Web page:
When an integral membrane protein is inserted into a membrane, a boundary layer of lipids is generated that may have an altered water permeation profile than the more distant parts of the membrane. In the case of KcsA, however, the water permeability along the protein surface does not appear to increase over the level observed in empty vesicles (except for Y45R1, which is located at the water-lipid interface). Therefore, KcsA does not introduce water-accessible crevices along its surface. To the contrary, part of the protein surface may be exposed to less water than would be expected in empty vesicles. Specifically, sites L41R1, A42R1, and L46R1 show lower apparent water penetration than would be expected based on their relative immersion depths. Interestingly, the lowest 2H spectral density is observed for a residue (L46R1) that projects into a groove between two transmembrane helices (Figure 3D). KcsA is known to order lipids in grooves between transmembrane helices (Figure 5D) (23) leading to locally dry protein surface areas. Alternatively, or in addition, a slight bend of the outer helix increases the effective immersion depth of this residue with respect to the other sites studied (Figure 3D). The very low water permeation at site L46R1 is also supported by NiEDDA accessibility data that show a lower than expected accessibility at this site (25).
It remains unclear why the deuterium modulation is so high for V48R1 and R52R1. As we did not exhaustively search for high deuterium modulation, it remains possible that other residues exposed to bulk water could show similarly high deuteron spectral densities. We selected the two specific residues on the C-terminal of KcsA because we reasoned that residues exhibiting exceptionally high NiEDDA collision rates were good candidates to reflect the expected deuterium modulation of a highly water-exposed nitroxide. If this reasoning is sound, then the deuterium modulation of V48R1 and R52R1 is indeed exceptionally high. It is noteworthy that the two nitroxides show very different side chain mobilities at room temperature, arguing against locally ordered water located very close to the side chain as the reason for the high spectral density. Further studies are required to determine whether these densities are indeed exceptional and whether these high values are related to the other aspect that distinguishes these two residues, namely their close interaction with the phosphate head group of a nearby lipid.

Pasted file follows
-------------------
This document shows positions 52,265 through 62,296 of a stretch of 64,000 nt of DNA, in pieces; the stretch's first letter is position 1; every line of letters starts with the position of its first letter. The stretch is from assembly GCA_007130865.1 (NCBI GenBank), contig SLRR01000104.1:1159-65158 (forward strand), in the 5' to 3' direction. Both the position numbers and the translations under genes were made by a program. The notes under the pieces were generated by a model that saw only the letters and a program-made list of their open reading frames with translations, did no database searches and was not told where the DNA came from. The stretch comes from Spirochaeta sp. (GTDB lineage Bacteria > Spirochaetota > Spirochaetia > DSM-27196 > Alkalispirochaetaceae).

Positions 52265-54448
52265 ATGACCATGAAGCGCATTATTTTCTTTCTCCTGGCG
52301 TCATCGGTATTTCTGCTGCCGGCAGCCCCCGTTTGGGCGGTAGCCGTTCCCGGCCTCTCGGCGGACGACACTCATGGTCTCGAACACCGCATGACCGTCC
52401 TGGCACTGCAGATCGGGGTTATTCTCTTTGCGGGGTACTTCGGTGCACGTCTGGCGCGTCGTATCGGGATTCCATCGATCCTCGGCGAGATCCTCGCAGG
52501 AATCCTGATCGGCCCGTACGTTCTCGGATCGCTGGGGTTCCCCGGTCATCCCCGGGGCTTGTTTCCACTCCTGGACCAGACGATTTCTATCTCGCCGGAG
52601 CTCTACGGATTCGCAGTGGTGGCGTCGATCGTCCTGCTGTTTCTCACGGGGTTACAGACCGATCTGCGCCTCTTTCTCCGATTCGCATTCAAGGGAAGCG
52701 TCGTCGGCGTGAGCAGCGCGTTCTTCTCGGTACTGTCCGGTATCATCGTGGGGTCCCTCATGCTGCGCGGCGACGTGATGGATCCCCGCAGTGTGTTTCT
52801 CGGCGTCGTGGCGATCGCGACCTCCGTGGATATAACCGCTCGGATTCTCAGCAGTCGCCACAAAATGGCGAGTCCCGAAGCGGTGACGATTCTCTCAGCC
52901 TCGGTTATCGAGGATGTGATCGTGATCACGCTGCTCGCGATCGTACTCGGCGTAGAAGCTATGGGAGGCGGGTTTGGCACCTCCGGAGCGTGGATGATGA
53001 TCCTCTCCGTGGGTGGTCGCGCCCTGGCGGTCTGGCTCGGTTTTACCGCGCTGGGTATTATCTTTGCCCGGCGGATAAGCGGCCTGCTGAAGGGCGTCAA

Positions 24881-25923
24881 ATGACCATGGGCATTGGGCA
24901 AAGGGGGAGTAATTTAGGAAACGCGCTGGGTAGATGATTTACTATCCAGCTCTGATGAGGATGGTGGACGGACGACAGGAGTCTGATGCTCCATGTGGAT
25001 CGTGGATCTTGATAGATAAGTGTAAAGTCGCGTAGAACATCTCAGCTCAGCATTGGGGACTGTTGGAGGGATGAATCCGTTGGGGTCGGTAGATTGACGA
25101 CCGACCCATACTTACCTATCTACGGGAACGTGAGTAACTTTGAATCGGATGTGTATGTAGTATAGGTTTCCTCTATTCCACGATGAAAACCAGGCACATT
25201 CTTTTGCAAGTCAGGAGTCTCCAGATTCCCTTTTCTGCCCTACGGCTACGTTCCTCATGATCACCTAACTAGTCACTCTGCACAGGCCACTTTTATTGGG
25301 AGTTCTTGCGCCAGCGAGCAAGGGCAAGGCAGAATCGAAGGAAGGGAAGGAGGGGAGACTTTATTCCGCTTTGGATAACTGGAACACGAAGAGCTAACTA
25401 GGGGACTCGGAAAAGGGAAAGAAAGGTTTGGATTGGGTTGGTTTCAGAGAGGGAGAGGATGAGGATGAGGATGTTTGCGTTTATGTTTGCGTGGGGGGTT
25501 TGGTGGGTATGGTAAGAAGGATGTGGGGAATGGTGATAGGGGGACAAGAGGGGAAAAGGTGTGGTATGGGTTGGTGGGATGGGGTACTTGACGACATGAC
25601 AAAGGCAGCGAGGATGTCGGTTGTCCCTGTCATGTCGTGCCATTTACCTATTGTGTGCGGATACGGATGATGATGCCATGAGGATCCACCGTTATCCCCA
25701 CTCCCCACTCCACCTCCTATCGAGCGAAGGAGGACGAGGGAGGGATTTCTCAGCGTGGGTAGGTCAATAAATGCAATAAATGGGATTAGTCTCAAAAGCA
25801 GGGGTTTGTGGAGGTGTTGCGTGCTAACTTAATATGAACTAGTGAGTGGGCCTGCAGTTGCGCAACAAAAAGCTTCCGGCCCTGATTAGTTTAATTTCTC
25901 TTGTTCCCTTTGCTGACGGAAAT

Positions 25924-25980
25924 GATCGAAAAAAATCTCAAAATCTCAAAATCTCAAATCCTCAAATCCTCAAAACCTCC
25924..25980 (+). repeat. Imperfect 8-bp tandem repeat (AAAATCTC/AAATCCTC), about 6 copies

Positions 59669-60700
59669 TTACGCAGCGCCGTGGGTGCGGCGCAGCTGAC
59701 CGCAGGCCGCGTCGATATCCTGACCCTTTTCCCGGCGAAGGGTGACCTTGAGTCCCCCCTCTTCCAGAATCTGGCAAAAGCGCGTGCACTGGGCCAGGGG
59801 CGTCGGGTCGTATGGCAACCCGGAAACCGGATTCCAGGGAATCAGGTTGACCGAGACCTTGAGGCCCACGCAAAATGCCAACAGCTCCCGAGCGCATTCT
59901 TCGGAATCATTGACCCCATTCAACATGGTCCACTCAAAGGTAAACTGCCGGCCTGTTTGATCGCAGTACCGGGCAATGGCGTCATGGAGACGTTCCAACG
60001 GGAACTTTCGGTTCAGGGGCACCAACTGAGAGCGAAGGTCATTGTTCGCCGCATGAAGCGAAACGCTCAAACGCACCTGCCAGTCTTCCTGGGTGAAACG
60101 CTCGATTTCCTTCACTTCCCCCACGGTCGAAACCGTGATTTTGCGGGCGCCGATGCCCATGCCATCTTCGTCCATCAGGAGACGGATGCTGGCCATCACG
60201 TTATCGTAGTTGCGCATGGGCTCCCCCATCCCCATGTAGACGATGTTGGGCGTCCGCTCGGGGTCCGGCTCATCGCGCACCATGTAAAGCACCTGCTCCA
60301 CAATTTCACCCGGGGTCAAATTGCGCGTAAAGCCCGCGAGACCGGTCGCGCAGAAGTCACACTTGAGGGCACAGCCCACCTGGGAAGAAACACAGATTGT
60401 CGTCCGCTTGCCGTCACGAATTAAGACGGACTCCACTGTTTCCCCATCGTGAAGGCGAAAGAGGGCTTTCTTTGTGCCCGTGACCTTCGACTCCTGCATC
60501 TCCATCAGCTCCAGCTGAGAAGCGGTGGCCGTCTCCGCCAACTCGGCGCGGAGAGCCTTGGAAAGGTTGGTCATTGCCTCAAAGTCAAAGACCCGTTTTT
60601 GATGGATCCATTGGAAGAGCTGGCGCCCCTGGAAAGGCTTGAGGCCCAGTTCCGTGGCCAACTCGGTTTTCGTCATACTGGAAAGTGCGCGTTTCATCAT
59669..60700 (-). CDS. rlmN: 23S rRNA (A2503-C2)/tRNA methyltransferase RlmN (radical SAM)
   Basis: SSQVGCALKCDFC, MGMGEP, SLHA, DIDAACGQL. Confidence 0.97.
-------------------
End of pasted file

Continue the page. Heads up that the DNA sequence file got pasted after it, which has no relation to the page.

Phosphorous ESEEM
Unlike deuteron and proton, 31P is a rare nucleus in the experimental system under study. The only natural source of phosphorous is the phosphate head group of the membrane in which the channel is reconstituted. Based on the geometry of phospholipid packing in membranes, approximately one 31P nucleus is expected per 50 Å2 of membrane surface (45). The modulation depth of the 31P nucleus is smaller than that of 2H (46). As a consequence, the presence of a 31P nucleus can only be detected to a distance of ~5 Å from the nitroxide, whereas a single 2H nucleus can interact up to 6-8 Å (9, 35, 46). Because of the overall scarcity and regular occurrence of phosphorous, it is reasonable to treat phosphorous modulations as if they originated from a single nucleus. The high order dependence on distance and the nuclear properties of 31P limit the number of residues with observable modulation and allow an accurate map of the phosphate interaction surface of KcsA to be made (Figure 4B). The accuracy of the map is further improved if the precise position of the nitroxide side chain can be determined through X-ray crystallography (Figure 5D).
Locating the interacting phosphate head group